'It's like you're in a black hole'

Nina Ross, likely familiar to many who drive past Second and Chestnut, struggles with PTSD, depression and anxiety.

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Carrying the small handmade sign seeking assistance, Nina Ross walks from her family's only home, a Dodge Ram with a camper, to the corner of South Second Avenue and Chestnut Street to panhandle for enough money to buy propane and food for the night. Ross lives with her partner Shannon (background) and their daughter and her fiancee along with three dogs and a cat in the camper. Thrusday, April 5, 2012

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Attempting to draw drivers out of their glass and metal bubbles and notice her, Nina Ross stands at the corner of South Second Avnue and Chestnut Street with a sign asking for money or work Thursday afternoon so she, her partner Shannon and their daughter and her fiancee have enough money to buy propane and food to survive the night in their camper with the four of them, three dogs and a cat. Thrusday, April 5, 2012

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While drinking her morning coffee to wash the night away, Nina Ross reacts to conversation at the Rising Sun Clubhouse after she and her partner Shannon returned from a trip to Idaho to pick up their daughter and her finacee. Now the four of them, along with three dogs and a cat live in a camper trailer. Thrusday, April 5, 2012

WALLA WALLA -- Nina Ross knows what the two teens are doing when they park themselves down the block.

Ross, 45, is a familiar face to many. From her station on the west sidewalk of Second Avenue, she holds the sign that is hard to ignore: "DISABLED. FAMILY OF 4 LIVING IN CAMPER. NEED HELP. WILLING TO WORK."

"They're about 14, 15," she said of the girls. "They get about two houses away from me and start snickering. Yesterday they threw a hard, plastic ball at me."

There is one little girl, however, who counteracts such ridicule every day, Ross said. "When she's on her way home from school she always wishes me good luck."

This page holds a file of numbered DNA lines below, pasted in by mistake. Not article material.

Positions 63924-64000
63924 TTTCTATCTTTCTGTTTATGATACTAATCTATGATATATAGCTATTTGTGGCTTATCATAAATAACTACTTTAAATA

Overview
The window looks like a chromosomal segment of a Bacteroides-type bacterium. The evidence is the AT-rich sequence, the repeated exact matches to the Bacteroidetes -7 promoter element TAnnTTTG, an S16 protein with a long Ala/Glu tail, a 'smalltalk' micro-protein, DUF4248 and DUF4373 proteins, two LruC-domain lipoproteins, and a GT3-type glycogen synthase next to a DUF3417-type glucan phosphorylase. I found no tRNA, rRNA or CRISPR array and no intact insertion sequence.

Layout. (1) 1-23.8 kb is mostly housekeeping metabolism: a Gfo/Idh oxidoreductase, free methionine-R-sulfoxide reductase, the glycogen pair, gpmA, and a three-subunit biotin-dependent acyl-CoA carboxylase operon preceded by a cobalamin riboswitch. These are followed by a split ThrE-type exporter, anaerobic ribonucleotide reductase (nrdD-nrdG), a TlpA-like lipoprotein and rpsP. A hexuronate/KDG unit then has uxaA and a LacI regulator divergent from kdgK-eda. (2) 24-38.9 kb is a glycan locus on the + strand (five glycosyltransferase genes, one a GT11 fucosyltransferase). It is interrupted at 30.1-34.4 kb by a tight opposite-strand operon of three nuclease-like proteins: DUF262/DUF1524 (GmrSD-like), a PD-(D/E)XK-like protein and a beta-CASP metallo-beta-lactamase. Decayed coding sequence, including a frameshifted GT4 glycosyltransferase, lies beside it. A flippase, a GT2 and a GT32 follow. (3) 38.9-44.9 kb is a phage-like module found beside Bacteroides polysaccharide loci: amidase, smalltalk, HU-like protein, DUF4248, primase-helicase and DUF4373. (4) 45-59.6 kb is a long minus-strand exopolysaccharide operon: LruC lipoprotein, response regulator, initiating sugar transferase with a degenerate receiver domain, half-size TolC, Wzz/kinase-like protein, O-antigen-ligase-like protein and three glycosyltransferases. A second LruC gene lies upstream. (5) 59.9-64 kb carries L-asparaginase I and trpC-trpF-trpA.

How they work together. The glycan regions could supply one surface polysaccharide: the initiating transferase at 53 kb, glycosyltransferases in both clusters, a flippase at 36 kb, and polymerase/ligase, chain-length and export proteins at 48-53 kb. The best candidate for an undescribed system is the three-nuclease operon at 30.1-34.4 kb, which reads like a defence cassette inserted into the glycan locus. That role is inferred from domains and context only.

Ross can use it.

She's lived with depression most of her life. Events two years ago kicked everything up a notch, adding in diagnoses of post-traumatic stress disorder and extreme anxiety, she said.

"I had a miscarriage, at work at Walmart. It was right at the halfway point. We had just found out it was a boy and had named him Arthur."

The baby would have been her fourth child. Her youngest just turned 20 years old, Ross said.

The event knocked her and her boyfriend to their knees. Ross responded by shutting down. "I couldn't function. I couldn't go anywhere, I couldn't do anything ... I couldn't even drive by Walmart for seven months."

Ross had already lost her three kids -- the first adopted at birth, the second at age 2, "because someone hit him."

Her youngest was taken away a decade ago. "We were living in a camper, we were homeless. We had no running water, but we were taking showers at our friend's, so she was always clean."

Someone alerted child welfare authorities and her daughter was taken to Ross' brother's house. Mother and child only had occasional contact through Facebook, she said.

Recently, however, her daughter moved to Walla Walla with her boyfriend and everyone is learning how to be a family with each other.

Ross speaks with a confident voice. Her green-eyed gaze is direct and conceals the low self-esteem she says still plagues her.

"Looking back, we didn't have information about depression when I was younger. It's like you're in a black hole. I don't do anything." Some episodes last a few hours, some more than a week, Ross added. "It's instantaneous and I'm not always sure of the triggers."

At Rising Sun Clubhouse, on this day and others, she tries to function, she said, nodding her head adorned with straight brown hair cut in a bob and pushed behind her ears.

"I usually do the cooking here. That helps. I can't be around a lot of people, in general, anymore. The thought of going back to cashiering scares the tar out of me. If I'm in a room with more than four people, I have to leave."

The best medicine she's ever had is "Chunk," her emotional-support Chihuahua. The tiny dog is Ross' ambassador in the world she hardly bear to navigate, she said, her eyes lighting up.

"I was extremely nonfunctional and couldn't leave the house before Chunk," Ross added. "I could only get dressed once in awhile."

Ross, Chunk, and her partner of 27 years spend days inside the clubhouse and nights in their small camper, along with a few more pets. Three times a week, she becomes the "annoying " person with the sign asking for help, she said.

Sometimes she gets a handout, sometimes she gets called a slut, Ross said. There is the occasional offer of work, raking leaves or housekeeping. "As long as I can do it solitary, I'm fine."

Others have taken her grocery shopping, where she lets them take the lead in establishing the limits of the generous gesture.

Presently Ross has no income. She's fighting a Social Security claim denial -- "If I get that, it's about $690 a month. That will make a tremendous difference."

She has help with medical expenses and food stamps, she said. "But those don't buy anything."

Ross wants what a lot of Americans want -- to live in a "stable" house, she said. "I haven't had that in a very long time."

Next on the list will be giving back to the clubhouse, Ross noted. "It's been here to support me."

Sheila Hagar can be reached at sheilahagar@wwub.com or 526-8322.

about this series

This is the second in a series of profiles of people in the Walla Walla area living with mental illness. Watch Health & Fitness for further installments.

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